Two recent books have made me glad to not be married to a man in politics:
American Wife by Curtis Sittenfeld (audiobook)
Protagonist: Alice Lindgren
This was an audiobook I plodded through for a book club meeting, but I found myself gnashing my teeth through most of it. Loosely based on First Lady Laura Bush’s life, it tries to give us a glimpse into the feelings and motivations of a fictional first lady. Yet, it’s hard as a reader to get the image of Laura Bush (or George Bush, for that matter) out of one’s mind. I was too distracted by the attempt to fictionalize the life of a real-life person to enjoy the story. There were also too many parts that just dragged for me, and the ending disintegrated into a piece about the Iraq war. Even for those of us who aren’t right-wingers, this book was a big miss.
The Senator’s Wife by Sue Miller (audiobook)
Protagonists: Delia Naughton and Meri Fowler
Setting: New England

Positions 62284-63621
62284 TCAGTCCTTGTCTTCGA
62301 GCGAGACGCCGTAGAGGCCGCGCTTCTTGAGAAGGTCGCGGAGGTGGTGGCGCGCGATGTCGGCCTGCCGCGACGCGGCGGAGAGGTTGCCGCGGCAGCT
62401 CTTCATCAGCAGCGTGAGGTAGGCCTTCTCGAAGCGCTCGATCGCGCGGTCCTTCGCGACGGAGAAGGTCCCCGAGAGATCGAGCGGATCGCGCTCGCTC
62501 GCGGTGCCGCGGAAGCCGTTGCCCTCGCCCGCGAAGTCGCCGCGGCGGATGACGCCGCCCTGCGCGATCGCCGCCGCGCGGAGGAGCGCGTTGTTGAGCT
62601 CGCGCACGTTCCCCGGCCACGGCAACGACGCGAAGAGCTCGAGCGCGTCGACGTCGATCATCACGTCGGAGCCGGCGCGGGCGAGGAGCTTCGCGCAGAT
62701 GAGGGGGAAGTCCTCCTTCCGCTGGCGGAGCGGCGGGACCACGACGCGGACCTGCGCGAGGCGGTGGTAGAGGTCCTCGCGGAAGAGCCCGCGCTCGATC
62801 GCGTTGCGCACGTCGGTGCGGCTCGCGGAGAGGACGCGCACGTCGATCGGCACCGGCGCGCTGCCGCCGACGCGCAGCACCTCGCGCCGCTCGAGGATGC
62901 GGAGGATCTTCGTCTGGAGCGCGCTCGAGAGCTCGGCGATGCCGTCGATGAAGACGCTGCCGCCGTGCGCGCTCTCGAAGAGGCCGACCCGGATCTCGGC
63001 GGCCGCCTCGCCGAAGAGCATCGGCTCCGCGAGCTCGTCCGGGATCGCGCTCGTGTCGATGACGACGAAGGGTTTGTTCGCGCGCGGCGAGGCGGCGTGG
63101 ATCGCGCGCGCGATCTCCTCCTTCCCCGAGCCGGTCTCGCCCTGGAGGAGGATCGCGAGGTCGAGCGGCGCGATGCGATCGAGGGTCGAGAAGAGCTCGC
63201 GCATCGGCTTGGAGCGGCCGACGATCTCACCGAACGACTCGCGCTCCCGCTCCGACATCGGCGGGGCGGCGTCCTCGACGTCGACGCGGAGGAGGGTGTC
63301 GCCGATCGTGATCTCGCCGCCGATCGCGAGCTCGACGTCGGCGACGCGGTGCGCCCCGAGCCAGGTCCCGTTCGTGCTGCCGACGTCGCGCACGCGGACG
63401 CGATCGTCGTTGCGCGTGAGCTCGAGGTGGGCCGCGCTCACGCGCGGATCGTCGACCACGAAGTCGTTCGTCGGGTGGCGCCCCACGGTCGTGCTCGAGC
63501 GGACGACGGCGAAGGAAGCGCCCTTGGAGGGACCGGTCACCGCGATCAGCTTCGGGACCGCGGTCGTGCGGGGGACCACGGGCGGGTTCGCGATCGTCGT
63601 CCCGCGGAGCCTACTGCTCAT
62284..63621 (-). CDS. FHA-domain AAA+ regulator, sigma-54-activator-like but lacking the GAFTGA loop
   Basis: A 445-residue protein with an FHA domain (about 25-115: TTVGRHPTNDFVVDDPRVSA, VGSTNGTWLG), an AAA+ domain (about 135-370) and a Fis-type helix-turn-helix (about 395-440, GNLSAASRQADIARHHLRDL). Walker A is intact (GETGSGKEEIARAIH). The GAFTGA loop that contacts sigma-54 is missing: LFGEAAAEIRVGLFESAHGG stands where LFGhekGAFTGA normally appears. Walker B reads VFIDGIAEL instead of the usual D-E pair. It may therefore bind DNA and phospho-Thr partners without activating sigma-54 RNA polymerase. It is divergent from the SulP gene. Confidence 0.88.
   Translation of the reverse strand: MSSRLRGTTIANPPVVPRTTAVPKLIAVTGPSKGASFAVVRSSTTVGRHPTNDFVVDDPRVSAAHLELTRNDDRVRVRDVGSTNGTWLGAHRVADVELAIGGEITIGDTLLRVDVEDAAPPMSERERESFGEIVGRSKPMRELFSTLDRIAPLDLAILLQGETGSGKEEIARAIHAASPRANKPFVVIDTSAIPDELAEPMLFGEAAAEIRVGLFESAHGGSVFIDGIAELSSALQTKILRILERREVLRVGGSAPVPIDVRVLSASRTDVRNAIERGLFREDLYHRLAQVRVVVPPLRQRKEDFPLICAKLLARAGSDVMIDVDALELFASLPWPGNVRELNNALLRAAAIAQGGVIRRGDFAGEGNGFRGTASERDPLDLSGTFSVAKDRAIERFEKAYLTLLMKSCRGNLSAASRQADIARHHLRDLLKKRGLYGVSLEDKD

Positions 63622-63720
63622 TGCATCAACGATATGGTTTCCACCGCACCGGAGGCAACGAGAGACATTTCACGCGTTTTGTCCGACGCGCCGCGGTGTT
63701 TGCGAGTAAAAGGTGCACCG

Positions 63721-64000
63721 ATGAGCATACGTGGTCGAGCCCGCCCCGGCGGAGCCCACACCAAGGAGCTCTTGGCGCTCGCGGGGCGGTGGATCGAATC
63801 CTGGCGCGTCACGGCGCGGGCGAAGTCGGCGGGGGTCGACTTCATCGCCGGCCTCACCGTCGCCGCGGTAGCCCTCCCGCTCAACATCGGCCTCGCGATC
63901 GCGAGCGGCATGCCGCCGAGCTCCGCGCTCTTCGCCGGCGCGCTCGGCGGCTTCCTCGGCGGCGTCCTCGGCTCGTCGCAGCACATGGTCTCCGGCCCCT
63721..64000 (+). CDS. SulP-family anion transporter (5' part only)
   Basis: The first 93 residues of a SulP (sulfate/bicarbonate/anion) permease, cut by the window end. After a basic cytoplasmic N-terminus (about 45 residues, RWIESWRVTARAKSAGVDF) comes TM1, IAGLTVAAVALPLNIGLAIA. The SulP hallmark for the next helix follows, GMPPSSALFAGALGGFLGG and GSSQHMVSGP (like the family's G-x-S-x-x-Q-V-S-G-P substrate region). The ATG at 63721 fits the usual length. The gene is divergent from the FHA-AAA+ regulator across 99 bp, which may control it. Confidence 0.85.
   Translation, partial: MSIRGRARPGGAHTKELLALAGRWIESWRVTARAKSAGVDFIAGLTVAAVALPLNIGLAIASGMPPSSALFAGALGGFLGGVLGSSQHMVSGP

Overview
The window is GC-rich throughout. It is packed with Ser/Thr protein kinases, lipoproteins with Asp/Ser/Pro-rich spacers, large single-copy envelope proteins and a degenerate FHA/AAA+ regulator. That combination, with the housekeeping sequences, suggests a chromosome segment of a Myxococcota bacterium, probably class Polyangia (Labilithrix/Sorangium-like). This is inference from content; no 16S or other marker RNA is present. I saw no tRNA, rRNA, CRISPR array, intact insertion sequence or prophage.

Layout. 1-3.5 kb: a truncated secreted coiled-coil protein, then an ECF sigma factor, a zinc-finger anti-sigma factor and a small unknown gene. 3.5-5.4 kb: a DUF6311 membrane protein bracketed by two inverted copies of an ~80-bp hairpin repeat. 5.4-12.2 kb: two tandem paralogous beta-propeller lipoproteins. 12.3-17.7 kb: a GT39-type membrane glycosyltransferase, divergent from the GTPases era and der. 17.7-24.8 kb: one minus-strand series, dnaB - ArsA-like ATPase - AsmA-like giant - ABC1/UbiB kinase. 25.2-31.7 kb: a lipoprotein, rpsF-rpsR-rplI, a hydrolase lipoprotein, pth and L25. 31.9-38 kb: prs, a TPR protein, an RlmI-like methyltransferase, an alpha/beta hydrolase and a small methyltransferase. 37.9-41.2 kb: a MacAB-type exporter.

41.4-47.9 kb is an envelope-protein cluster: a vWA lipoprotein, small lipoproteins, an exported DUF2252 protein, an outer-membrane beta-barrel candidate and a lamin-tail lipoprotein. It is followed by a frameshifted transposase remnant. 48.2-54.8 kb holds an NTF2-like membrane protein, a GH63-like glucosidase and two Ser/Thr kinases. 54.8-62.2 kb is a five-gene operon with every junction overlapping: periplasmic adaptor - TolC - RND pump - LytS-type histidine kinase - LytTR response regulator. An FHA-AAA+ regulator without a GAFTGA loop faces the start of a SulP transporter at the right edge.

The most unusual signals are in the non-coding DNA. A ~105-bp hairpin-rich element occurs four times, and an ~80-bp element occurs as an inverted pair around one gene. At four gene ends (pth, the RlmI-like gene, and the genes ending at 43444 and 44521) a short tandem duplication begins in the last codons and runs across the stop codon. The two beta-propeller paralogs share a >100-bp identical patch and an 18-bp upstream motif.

Here, in the hands of a master storyteller, is a more compelling story, or set of stories – that of Delia, an older woman, and the younger Meri, her neighbor. The book alternates between their stories, and we see how each struggles with marriage and independence. But the book’s focus really is on Delia Naughton, the more interesting of the characters. Married to Sen. Tom Naughton, she has been separated from him for years – Tom is unable to be faithful to his wife (and that reminds us of another real-life president). While she remains married to Tom, Delia lives in their family home and he lives in Washington. She and Tom have their occasional fling, but keep these secret from even their own children. When Tom has a stroke and is unable to care for himself, Delia brings him back to the family home to care for him. Finally, Delia has him to herself. But here the characters’ stories intersect for a powerful climax. Weeks after listening to this book, I'm still thinking of the characters -- always a sign of a good book.